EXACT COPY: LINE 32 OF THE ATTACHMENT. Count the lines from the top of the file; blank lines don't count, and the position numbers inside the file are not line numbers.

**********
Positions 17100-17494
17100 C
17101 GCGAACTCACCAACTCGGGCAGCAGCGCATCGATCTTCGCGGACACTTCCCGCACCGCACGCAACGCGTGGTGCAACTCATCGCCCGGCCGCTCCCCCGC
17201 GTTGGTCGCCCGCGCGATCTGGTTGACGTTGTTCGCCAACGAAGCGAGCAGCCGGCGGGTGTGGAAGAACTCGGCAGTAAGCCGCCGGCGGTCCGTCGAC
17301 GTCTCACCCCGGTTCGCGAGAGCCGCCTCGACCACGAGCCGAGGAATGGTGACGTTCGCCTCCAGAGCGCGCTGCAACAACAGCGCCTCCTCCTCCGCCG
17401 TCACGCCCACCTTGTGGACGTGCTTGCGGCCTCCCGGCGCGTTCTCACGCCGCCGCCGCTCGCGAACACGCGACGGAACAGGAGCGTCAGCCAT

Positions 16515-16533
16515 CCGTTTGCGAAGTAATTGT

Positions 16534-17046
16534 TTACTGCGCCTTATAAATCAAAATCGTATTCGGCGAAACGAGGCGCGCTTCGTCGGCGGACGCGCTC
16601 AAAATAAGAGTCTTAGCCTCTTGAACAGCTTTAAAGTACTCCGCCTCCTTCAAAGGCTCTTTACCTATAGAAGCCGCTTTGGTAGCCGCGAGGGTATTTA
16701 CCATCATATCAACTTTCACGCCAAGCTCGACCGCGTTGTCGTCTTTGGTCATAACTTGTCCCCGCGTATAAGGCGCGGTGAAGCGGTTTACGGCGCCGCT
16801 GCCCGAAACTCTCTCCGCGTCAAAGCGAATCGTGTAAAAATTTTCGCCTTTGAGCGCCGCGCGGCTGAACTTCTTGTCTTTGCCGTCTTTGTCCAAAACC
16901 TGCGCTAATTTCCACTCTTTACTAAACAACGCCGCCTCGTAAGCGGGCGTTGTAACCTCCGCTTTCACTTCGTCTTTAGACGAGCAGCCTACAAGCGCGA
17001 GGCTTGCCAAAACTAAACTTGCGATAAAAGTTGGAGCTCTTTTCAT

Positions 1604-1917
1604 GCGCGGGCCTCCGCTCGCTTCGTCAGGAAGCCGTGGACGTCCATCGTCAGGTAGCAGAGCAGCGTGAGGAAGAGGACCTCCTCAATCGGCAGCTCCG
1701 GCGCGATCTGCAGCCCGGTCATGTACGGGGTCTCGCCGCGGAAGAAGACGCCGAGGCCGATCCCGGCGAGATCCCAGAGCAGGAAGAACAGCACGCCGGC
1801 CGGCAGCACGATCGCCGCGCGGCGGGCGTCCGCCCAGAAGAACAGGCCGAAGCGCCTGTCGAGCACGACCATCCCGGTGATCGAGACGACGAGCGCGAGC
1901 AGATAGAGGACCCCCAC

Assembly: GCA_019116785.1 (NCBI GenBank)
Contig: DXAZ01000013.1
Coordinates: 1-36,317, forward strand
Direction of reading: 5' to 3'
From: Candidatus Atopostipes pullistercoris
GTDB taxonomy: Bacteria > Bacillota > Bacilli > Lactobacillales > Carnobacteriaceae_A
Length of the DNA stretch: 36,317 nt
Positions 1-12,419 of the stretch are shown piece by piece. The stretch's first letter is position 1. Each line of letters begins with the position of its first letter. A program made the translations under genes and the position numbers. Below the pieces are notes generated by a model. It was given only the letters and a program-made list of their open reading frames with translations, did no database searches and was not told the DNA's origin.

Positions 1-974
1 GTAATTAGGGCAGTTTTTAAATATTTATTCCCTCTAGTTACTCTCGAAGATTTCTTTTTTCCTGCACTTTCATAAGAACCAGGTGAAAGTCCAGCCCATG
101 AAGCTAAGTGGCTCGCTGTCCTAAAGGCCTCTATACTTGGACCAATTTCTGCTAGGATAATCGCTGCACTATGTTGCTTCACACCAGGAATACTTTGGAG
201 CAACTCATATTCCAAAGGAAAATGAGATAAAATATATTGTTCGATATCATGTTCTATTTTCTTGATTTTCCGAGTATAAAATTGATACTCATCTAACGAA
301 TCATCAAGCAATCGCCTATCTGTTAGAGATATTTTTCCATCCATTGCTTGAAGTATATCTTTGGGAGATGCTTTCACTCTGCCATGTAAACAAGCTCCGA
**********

201 CAACTCATATTCCAAAGGAAAATGAGATAAAATATATTGTTCGATATCATGTTCTATTTTCTTGATTTTCCGAGTATAAAATTGATACTCATCTAACGAA